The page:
# Bitcoin (Proof-of-work)

## A chain of blocks as a public ledger

- each block has a header and a body
- the body has entries of transfers
- asymmetric encryption scheme (public/private keys) to prevent forging
- (hash of) public key as address, private key to sign

## Proof-of-work for consensus

- each block header contains the hash value of previous block
- target: a number (256 bit for bitcoin) with the beginning n bits are zero.
- lower than or equal to
- max (easier to computer): 32 bits as 0
- 2^224-1 : 0x00000000FFFFFFFFFFFFFFFFFFFFFFFFFFFFFFFFFFFFFFFFFFFFFFFFFFFFFFFF

- min (harder to computer): all bits as 0
- can be possibly extended to more than 256 bits, so really no minimum target

- each block also has a 4-byte random number (nonce), a participant (miner) can enumerate the nonce to meet the difficulty requirement.
- on average generating each block will take 2^n tries. If the network has “hashing power” as H, and the expected time to generate next block is t. Then: t*H = 2^n.
- if the desired time to generate the next block is T, then the difficulty should be set as n=log_2(T*H)
- difficulty: max_target / current_target
- min: 1
- max: no max difficulty (greater than 2^224)
- current difficulty: 12,720,005,267,390 ~= 12.7T ~= 2^44
- target = max_target / difficulty ~= 2^(224-44) = 2^180

- difficulty/target is adjusted every 2016 blocks (approximately 2 weeks given the 10 minutes period)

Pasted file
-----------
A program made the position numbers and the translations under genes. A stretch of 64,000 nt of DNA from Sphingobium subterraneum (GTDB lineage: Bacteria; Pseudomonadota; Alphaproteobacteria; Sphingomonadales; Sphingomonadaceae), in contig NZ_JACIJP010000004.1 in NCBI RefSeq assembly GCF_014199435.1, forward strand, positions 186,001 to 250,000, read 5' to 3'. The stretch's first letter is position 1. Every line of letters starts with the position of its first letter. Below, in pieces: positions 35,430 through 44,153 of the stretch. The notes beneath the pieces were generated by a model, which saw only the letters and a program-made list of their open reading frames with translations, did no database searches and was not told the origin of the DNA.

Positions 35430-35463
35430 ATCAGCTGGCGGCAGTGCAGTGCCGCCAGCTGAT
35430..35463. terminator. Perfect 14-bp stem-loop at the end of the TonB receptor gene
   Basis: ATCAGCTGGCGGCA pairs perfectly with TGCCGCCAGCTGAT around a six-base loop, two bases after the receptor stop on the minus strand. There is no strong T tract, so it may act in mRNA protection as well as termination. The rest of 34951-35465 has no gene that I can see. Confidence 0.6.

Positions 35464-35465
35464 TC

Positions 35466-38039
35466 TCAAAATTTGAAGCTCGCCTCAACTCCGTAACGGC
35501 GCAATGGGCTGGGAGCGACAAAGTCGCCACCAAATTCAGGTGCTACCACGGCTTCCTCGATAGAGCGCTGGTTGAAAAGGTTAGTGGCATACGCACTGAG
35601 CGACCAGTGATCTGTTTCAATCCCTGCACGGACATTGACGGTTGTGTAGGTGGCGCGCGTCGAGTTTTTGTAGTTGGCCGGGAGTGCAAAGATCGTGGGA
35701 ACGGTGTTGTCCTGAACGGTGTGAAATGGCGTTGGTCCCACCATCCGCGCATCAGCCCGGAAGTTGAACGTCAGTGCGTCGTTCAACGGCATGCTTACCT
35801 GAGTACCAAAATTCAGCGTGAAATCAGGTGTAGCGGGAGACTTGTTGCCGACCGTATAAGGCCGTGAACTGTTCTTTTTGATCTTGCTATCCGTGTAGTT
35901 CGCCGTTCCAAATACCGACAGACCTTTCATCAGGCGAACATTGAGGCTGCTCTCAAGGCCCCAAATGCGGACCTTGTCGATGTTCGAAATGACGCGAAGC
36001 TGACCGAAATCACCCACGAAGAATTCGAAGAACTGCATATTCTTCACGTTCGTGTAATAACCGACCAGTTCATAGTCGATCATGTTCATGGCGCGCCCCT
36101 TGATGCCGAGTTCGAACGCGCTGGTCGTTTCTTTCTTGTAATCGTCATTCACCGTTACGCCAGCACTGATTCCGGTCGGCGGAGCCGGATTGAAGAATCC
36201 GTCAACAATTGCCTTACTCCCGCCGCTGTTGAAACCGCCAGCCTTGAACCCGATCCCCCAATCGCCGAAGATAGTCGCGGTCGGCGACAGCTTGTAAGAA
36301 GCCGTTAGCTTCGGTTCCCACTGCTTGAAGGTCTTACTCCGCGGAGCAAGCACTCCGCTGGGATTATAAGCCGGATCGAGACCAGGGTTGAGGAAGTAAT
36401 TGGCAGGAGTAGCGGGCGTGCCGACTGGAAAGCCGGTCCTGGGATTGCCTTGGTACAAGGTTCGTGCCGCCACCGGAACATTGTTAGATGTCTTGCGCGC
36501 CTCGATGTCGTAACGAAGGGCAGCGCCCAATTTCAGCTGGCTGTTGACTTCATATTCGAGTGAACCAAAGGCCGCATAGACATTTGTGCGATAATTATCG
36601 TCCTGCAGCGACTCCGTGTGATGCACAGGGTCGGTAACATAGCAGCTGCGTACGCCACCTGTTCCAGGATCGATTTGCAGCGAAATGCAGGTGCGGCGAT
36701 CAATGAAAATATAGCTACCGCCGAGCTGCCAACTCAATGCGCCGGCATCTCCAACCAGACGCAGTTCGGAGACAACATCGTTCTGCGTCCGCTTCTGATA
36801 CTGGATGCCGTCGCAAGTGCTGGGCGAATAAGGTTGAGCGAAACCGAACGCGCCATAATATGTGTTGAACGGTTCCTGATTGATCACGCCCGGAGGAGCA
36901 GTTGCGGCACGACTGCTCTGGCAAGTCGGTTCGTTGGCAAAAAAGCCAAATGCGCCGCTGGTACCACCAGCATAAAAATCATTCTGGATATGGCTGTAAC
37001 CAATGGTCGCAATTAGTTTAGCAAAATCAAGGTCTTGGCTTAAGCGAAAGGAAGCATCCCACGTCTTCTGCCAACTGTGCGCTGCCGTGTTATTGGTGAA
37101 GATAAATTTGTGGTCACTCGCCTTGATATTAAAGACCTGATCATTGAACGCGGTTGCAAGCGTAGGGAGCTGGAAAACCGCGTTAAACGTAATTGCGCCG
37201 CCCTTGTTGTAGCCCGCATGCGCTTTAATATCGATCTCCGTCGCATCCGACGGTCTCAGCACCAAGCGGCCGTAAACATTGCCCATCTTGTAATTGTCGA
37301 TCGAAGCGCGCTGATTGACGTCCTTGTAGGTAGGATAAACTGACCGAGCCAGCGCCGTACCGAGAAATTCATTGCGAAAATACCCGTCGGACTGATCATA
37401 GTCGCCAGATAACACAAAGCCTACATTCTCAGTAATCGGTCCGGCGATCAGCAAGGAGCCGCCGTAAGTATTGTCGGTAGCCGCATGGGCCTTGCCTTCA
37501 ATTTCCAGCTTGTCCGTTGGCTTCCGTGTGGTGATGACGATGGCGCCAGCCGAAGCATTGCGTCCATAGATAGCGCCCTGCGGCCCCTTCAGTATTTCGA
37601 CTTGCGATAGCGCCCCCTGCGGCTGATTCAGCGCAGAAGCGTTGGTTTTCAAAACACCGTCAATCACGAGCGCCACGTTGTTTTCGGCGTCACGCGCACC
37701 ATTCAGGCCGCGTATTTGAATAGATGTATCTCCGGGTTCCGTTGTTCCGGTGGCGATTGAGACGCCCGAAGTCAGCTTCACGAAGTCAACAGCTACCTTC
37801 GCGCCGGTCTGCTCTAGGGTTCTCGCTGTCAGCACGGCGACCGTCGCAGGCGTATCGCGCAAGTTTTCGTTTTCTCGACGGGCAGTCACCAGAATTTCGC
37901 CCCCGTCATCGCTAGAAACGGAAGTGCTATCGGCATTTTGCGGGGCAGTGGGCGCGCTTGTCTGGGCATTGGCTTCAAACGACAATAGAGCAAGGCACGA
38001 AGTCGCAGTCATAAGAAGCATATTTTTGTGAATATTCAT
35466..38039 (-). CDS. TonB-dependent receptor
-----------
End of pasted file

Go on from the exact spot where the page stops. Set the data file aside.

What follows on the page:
## Timestamp

- accepted as valid if
- lower than now + 2 hours
- greater than the median timestamp of previous 11 blocks

## Incentives and mining

- block reward initially 50 bitcoin for each block, plus transaction fees
- block reward halves every 210,000 blocks (~4 years), 0 after 64 iterations
- currently at 12.5 (2019)

- total amount: ~21 million, over 75% and below 87.5% have been mined (why?)
- 210000 * (50 + 25 + 12.5 + …)

## Merkle tree

- leaf nodes has data
- non-leaf nodes has hash of children nodes
- the merkle root hash (32 bytes) is in the block chain header
- this enables fast verification of the chain
- no need to compute hash for all transaction content.

## Forking

- if two miners both generate (different) next blocks, then the chain “forks”. Other clients may accept either chain.
- eventually, the longer chain wins, that is, a client will replace its own chain with a new chain if the new chain is longer.
- 51% attack: if one controls most of the hash powers, she can always rewrite a chain, causing issues such as double spending.
- to avoid frequent forking, the expected time to generate a block should not be too small. 4 minutes in bitcoin. To achieve this, the difficulty is adjusted every 2016 blocks (~2 weeks).